Obituary: Geoffrey Rees-Jones ; Welsh Rugby International Whose Two Tries against New Zealand Made History
Evans, Howard, The Independent (London, England)
ONE OF the players who helped make Welsh pre-war rugby history, Geoffrey Rees-Jones, just like his England counterpart Prince Alexander Obolensky, became known as the man whose two tries defeated the 1935 New Zealand tourists. On 21 December that year, Rees-Jones collected his brace in a 13-12 Wales win and 14 days later Obolensky collected two as England won 13-0. Neither man ever scored another international try.
Geoffrey Rippon Rees-Jones was born in 1914 in Ipswich of Welsh parents. His father became a senior history teacher and his two sons were educated at Ipswich School. Geoffrey went on to University College, Oxford, reading Mathematics and Physics and gaining rugby Blues in 1933, 1934 and 1935, in which time Oxford won 5-3, lost 3- 28 and drew 0-0.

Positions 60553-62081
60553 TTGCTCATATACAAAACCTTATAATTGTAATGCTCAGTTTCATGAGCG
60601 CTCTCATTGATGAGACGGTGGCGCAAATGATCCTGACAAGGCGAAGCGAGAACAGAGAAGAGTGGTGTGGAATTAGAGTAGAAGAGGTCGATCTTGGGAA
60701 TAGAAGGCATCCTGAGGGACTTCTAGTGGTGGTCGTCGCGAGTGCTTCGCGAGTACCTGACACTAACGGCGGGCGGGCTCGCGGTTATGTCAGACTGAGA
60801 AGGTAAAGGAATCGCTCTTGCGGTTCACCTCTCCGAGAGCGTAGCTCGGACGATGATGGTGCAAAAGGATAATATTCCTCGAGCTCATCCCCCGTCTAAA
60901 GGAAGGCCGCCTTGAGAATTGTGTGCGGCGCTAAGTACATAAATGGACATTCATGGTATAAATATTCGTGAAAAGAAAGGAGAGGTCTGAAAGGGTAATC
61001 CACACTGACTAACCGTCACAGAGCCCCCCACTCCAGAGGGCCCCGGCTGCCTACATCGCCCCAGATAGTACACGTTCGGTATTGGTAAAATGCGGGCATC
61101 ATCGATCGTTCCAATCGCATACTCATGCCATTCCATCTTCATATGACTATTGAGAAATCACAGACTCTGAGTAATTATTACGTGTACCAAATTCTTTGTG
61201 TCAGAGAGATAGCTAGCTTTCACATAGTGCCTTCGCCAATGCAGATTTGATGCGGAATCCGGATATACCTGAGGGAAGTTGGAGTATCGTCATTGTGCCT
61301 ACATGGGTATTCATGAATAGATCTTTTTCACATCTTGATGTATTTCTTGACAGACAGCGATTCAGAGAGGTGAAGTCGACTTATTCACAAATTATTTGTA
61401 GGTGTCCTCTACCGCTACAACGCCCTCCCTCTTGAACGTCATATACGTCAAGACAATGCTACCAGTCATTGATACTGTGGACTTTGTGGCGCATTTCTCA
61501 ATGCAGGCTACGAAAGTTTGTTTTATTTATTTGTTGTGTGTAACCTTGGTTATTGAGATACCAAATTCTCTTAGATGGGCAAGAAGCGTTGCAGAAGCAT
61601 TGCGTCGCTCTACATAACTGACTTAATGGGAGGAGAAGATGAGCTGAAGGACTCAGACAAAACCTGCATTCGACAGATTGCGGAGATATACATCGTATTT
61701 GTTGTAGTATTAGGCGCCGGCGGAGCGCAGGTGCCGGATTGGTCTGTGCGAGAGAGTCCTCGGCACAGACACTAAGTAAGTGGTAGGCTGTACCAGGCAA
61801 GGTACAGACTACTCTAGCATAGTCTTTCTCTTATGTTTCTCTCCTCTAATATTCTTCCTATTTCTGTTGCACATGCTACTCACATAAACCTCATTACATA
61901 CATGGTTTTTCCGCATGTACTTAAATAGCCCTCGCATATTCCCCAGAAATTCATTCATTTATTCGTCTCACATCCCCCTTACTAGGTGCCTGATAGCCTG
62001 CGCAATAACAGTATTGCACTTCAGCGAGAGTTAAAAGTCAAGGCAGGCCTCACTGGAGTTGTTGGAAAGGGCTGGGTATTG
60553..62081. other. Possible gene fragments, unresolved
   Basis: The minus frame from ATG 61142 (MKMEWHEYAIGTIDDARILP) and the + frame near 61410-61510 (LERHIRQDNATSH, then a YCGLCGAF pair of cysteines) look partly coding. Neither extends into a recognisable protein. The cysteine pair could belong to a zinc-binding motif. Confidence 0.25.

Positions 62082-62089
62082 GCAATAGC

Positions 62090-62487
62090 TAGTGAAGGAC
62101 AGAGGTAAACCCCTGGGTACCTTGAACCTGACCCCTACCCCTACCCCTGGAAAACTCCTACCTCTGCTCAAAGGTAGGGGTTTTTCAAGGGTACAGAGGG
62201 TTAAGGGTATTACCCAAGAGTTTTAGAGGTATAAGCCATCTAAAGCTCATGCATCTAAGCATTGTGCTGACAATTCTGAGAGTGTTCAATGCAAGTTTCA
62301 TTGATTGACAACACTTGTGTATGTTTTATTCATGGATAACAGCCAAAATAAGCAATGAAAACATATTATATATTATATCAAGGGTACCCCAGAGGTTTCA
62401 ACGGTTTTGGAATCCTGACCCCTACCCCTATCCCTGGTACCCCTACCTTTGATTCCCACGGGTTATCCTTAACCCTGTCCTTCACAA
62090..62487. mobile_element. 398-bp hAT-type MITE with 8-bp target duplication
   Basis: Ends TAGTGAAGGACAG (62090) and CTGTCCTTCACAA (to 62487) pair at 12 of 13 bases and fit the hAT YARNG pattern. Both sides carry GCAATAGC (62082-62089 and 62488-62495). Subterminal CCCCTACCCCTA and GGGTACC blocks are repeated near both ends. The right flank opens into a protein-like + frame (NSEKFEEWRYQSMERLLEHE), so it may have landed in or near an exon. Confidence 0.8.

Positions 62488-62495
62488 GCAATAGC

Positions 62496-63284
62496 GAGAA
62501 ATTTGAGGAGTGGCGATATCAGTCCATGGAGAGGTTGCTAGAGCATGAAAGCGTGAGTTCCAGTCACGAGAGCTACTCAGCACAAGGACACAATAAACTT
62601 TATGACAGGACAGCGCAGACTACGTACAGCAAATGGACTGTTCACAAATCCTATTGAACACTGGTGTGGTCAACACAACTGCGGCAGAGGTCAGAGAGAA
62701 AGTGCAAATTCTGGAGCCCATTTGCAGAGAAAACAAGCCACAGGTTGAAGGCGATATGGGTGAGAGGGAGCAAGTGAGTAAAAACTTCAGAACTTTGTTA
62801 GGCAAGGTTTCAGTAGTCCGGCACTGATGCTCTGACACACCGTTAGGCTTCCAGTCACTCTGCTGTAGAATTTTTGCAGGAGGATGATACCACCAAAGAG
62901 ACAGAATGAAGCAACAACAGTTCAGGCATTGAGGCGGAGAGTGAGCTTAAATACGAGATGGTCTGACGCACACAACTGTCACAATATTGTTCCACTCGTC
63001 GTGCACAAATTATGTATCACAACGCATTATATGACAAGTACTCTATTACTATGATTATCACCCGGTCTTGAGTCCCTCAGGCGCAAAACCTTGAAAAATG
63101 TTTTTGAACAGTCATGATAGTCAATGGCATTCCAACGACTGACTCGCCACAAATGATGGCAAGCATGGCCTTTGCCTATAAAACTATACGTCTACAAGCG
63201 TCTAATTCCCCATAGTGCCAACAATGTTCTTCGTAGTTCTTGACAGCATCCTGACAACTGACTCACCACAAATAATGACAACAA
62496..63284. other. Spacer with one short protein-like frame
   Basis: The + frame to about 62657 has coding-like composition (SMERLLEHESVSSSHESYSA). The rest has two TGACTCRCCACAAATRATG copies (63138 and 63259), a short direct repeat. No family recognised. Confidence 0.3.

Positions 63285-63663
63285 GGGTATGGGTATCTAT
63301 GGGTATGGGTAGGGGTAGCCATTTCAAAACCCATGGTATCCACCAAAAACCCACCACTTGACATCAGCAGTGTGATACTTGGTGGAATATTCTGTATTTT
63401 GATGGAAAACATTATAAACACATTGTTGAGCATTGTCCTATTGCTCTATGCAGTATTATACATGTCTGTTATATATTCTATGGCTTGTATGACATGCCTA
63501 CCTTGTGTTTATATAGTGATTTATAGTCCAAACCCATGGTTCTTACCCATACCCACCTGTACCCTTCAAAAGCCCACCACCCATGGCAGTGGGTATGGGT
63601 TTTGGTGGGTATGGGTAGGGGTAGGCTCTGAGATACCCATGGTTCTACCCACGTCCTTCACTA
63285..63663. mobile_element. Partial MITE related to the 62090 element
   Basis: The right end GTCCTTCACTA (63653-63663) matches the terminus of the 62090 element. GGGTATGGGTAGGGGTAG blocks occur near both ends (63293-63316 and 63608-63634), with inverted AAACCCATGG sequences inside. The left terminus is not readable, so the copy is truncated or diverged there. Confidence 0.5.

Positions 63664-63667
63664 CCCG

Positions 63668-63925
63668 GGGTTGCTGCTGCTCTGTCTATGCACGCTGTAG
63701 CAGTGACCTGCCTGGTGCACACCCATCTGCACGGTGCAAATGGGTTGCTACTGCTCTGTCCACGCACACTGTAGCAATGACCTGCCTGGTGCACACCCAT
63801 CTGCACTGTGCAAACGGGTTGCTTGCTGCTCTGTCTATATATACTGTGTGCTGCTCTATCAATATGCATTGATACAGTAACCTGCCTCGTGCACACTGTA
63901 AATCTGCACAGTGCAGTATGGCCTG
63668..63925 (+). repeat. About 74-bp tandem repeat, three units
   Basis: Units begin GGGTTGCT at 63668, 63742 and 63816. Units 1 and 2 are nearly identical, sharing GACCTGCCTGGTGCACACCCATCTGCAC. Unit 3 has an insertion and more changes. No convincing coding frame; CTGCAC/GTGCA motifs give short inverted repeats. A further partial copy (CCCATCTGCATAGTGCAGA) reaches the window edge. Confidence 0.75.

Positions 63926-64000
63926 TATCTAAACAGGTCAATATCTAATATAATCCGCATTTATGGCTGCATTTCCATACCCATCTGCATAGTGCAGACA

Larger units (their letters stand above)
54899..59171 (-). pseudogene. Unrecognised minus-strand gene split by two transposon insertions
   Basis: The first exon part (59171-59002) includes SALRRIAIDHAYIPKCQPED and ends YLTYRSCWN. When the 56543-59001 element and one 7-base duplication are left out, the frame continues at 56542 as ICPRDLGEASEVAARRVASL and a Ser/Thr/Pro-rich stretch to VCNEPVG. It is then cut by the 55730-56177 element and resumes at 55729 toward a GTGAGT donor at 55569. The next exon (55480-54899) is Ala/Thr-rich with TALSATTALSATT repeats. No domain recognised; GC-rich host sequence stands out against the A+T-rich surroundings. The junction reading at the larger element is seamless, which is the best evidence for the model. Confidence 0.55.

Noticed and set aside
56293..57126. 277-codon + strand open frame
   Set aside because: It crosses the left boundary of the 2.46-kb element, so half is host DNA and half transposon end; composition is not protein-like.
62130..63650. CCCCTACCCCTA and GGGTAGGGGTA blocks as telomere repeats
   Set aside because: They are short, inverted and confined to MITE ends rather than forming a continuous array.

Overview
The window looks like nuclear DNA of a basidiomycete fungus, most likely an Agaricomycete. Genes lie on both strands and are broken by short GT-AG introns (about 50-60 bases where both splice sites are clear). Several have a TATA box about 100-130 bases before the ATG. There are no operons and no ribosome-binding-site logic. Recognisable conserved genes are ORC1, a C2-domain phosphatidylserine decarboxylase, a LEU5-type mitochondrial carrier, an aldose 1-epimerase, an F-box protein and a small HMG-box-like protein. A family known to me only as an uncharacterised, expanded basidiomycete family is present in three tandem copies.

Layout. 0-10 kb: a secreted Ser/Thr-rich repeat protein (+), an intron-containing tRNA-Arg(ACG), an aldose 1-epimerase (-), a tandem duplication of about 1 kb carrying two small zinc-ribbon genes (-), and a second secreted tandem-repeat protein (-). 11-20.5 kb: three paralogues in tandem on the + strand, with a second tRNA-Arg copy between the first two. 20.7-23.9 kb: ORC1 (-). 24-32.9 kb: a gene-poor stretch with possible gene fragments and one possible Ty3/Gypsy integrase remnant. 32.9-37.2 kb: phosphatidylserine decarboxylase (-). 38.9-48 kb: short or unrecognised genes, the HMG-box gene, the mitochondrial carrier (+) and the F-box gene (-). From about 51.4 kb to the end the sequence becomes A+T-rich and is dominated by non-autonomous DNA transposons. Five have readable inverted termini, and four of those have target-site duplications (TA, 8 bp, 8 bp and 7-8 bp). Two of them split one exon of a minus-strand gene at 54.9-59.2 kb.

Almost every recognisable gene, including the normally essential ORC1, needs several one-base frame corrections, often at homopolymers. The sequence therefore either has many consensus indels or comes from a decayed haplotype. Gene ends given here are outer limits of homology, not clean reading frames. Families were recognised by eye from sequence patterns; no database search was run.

Rees-Jones joined London Welsh and won his first Wales cap against England in a 1934 loss, but did play in a victory over Scotland. In 1935 he only appeared against Ireland in the Championship, but appeared in the Middlesex Sevens final as his club lost to the Harlequins 10-3.
In the New Zealand Test at Cardiff, Wales were 3-0 down at the interval until Rees-Jones cross-kicked for Claude Davey to score and then he went over after a break by Wilfred Wooller. New Zealand again led at 12-10 until two minutes from time, when another brilliant Wooller run and kick saw the ball elude both Wooller and the New Zealand full-back Mike Gilbert on the icy pitch. As they fell into the straw, Rees-Jones caught the ball and dived over for the winning score.
He played in just one more international, his fifth, against Obolensky, in a 0-0 draw at Swansea in 1936, then he played a bit of cricket for the Cryptics and the Gentlemen of Suffolk, and rugby for the Eastern Counties, before becoming a schoolteacher. …